How logging has changed in NZ…

By: Patrick Cox


Forestry columnist Patrick Cox examines how the industry has changed in New Zealand since 1972.

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It seems so long ago—1972—when I first ventured in the logging industry, and I am not sure why these memories came flooding back about my experiences back then. In the last few months, I have visited a number of logging crews, and I am always interested in watching the changes in logging, types of machine being used, what the makeup of the staff are, their attitude to the job, health and safety and the attitude of forest supervisors, and the way they handle the logging contractors.

Is it possible that protectionism of health and safety on the workforce is dumbing down our people? I visited a doctor a few months ago, and in our conversation, he brought up the issue of dumbing down the workforce right across the board. Nobody has to think for themselves and everybody else is trying to think for you. What you have is a system of everybody running scared trying to get it right. In today’s world, visiting a logging crew if you are a salesperson, mechanic or any other person servicing the industry, requires compliance.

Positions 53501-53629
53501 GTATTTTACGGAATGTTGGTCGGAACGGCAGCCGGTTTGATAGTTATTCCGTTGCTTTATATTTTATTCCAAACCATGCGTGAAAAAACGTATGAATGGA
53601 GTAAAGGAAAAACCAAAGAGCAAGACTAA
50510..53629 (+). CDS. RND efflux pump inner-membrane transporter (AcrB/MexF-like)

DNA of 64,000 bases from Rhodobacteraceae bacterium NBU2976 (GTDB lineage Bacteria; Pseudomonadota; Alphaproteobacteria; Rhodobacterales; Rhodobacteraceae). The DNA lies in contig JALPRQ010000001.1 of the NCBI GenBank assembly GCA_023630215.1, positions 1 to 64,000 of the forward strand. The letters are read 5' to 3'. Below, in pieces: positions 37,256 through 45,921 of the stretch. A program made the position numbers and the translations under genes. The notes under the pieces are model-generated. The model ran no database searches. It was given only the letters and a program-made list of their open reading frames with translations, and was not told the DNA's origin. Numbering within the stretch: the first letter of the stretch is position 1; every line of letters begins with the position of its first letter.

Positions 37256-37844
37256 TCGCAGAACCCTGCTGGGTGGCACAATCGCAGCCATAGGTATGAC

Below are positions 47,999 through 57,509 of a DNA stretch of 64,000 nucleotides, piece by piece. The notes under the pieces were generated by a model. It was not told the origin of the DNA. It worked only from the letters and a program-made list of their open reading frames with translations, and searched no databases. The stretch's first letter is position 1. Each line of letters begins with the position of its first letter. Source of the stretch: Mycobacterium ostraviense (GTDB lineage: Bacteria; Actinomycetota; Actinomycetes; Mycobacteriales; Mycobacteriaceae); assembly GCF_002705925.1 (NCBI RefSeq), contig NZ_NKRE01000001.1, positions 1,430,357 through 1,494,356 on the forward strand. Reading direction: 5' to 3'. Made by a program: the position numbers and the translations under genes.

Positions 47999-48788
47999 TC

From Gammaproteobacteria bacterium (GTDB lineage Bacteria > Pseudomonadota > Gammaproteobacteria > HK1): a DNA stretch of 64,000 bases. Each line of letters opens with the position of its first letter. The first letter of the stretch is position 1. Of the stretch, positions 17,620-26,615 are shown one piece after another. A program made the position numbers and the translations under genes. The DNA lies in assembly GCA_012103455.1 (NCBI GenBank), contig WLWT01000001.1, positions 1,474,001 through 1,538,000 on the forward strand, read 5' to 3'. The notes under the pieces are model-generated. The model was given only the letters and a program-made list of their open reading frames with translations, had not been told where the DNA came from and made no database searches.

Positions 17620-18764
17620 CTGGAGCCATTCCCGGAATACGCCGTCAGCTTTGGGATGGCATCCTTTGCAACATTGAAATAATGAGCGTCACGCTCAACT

Radio contact with the crew being visited, gaining permission to visit, and calling your way into the gang giving your location by kilometre marking posted on the roadside is also important. Upon arriving at the crew, you are required to sign in by providing your name, who you work for, time of visit, and when you finish, your time of departure. I have never been quite sure what this achieves other than if you have not signed out, you must be missing on the site somewhere. The high-vis is my big amusement, as up to 30% of men suffer from some sort of colour blindness. When arriving on site, nobody asks the question about what you can and cannot see. I milled timber with my portable sawmill for a farmer in the Hawkes Bay some years ago, and we got around to the subject of colour blindness and the only colour he could see was yellow.

I guess the rest of his world was just black and white.

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I ask the question about modern loggers and logging truck drivers: are we losing skills due to automation of equipment? I think back to 1972 and the first day I ventured into Kaingaroa forest. I had just arrived back in New Zealand having spent a year working in Australia, firstly in Dampier in the northwest of Western Australia driving off-highway dumpers for Bell Brothers and then as a concrete worker at Eastwood Construction on a high-rise development in central Sydney. In Dampier, I was given a brand new Mack truck to drive, with 24-speed crash box, no synchronisation, six main gears, and four in the joey box. There was no way to change the gear unless you got the revs exactly right. Miss a gear and you had to stop and start all over again.